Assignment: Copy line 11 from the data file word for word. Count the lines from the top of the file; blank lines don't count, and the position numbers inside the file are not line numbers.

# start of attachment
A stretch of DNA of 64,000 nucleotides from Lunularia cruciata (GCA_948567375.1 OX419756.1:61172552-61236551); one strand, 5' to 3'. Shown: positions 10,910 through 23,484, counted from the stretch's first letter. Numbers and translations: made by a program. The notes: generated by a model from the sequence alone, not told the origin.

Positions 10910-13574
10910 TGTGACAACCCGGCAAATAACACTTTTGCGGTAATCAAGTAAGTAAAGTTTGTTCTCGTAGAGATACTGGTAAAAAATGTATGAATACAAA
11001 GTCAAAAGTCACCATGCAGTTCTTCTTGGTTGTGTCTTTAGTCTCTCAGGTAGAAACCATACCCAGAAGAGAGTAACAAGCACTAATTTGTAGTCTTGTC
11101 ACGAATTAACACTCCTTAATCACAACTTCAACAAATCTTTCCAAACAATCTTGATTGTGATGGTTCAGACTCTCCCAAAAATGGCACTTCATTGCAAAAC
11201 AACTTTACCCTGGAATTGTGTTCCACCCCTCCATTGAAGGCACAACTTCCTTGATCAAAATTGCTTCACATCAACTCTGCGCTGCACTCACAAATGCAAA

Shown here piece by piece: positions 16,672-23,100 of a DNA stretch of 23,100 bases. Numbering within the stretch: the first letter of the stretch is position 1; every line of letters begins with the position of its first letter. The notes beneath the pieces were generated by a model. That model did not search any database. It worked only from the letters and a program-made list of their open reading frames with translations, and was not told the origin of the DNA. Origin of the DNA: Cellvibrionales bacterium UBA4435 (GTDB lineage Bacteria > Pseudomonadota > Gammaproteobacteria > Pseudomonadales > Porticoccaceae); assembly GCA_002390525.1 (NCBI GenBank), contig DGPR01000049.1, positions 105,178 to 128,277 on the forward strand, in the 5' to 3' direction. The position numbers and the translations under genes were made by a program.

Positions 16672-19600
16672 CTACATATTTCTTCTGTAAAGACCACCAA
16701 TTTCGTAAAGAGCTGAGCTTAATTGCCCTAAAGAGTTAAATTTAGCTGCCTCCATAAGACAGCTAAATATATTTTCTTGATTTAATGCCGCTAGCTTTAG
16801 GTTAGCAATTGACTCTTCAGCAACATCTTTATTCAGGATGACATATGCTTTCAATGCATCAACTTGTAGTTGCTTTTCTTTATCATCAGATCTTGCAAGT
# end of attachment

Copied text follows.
16801 GTTAGCAATTGACTCTTCAGCAACATCTTTATTCAGGATGACATATGCTTTCAATGCATCAACTTGTAGTTGCTTTTCTTTATCATCAGATCTTGCAAGT